Canada’s online legal magazine.

U.S. Government Uses Web 2.0 to Go Paperless

Wow! Yet another indication that social media is becoming woven into all aspects of our daily lives. In the US the Office of Management and Budget issued a memo yesterday that will make it easier for US federal government agencies to communicate with citizens and collect feedback from them by way of the Internet and social media: Social Media, Web-Based Interactive Technologies, and the Paperwork Reduction Act.

To engage the public, Federal agencies now have guidance on expanding their use of social media and web-based interactive technologies such as blogs, wikis, and social networks, as a means of “publishing” solicitations . . . [more]

Posted in: Technology: Internet

DBpedia, Law, and Structured Data

In law we’re used to structured data, although, like the oft-mentioned M. Jourdain, we may not know it by its fancy name. Very roughly, it’s data that’s been labelled in some useful way, so that it can be found or otherwise manipulated using that label. So, when we tell CanLII or our favourite commercial database that we’d like to see R. v. Molière, please, we’re wielding the label “case name,” for example. Like most professions and trades, we analyze our tools and products, naming the parts and their relationships, creating various “ontologies.” It starts simply in law school, . . . [more]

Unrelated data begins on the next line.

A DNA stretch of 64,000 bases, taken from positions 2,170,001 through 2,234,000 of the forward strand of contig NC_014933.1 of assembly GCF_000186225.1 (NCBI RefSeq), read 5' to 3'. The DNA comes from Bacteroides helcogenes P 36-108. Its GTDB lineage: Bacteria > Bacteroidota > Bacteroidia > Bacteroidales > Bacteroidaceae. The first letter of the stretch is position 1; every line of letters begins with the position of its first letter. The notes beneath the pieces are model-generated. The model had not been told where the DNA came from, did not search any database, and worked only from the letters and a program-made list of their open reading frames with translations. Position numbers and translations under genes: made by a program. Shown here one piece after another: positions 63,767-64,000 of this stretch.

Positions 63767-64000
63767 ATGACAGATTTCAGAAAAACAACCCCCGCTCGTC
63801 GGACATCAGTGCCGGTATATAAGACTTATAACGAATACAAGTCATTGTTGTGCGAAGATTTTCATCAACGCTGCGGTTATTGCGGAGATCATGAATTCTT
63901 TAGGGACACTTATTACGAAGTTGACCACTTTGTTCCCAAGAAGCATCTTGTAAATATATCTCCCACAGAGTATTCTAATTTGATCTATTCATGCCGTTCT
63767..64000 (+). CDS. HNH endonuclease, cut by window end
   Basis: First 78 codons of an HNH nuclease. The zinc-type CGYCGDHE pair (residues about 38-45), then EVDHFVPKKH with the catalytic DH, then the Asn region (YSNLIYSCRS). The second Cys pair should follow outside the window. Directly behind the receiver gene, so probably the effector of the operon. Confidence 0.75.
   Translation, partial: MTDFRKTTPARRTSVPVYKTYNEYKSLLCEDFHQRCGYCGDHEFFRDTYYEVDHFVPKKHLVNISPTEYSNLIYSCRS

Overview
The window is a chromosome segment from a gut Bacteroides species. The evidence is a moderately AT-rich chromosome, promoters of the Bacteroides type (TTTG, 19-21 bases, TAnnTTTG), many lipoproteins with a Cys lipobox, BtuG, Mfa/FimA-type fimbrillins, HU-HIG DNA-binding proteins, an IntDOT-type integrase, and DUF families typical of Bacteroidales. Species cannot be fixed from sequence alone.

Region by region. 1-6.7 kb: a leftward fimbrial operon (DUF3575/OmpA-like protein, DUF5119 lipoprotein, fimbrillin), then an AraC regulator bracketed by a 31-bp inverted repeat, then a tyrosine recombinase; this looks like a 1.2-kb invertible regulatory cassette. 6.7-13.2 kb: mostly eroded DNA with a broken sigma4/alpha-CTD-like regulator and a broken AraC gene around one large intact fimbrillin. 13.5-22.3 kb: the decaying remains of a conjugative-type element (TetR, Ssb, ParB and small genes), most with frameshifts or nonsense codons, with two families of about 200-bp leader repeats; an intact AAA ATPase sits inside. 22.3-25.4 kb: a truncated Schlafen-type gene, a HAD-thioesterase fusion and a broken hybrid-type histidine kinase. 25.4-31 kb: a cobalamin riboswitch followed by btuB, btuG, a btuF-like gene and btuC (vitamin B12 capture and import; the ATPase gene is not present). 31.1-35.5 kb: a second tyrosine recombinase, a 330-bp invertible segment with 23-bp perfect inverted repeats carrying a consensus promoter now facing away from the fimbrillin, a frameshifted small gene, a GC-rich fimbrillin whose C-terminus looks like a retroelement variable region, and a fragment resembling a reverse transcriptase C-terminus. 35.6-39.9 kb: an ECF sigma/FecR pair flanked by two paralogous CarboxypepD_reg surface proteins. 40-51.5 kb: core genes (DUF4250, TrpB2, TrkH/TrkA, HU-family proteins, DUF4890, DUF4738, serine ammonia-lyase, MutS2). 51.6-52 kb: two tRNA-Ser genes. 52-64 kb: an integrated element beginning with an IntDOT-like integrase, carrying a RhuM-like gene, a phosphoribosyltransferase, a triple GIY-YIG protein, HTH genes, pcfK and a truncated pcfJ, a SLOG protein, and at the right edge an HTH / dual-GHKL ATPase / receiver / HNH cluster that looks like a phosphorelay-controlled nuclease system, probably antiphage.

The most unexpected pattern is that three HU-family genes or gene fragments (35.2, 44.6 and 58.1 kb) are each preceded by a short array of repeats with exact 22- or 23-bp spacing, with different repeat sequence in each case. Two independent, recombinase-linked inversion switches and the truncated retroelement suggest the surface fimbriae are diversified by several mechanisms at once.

Posted in: Legal Information: Information Management

Digital Ontario Reports

David Canton has been first to comment on the new digital version of the Ontario Reports that arrived in the inboxes of members of the Ontario bar this morning.

Although I take no credit for being a catalyst in this development (see my SLAW rant here from over 1 year ago), I am extremely pleased with the product and have already used it to print a nice PDF of one of the cases reported in it. The various advertisements for new publications, seminars and other material are often in color and fairly easy to scroll through.

I applaud the effort . . . [more]

Posted in: Legal Information: Publishing

Materials on Self-Represented Litigants

Materials from a January 2010 conference held by the Self‐Represented Litigation Network of the U.S.-based National Center for State Courts were recently posted on the Webjunction website.

The conference took place in Austin, Texas.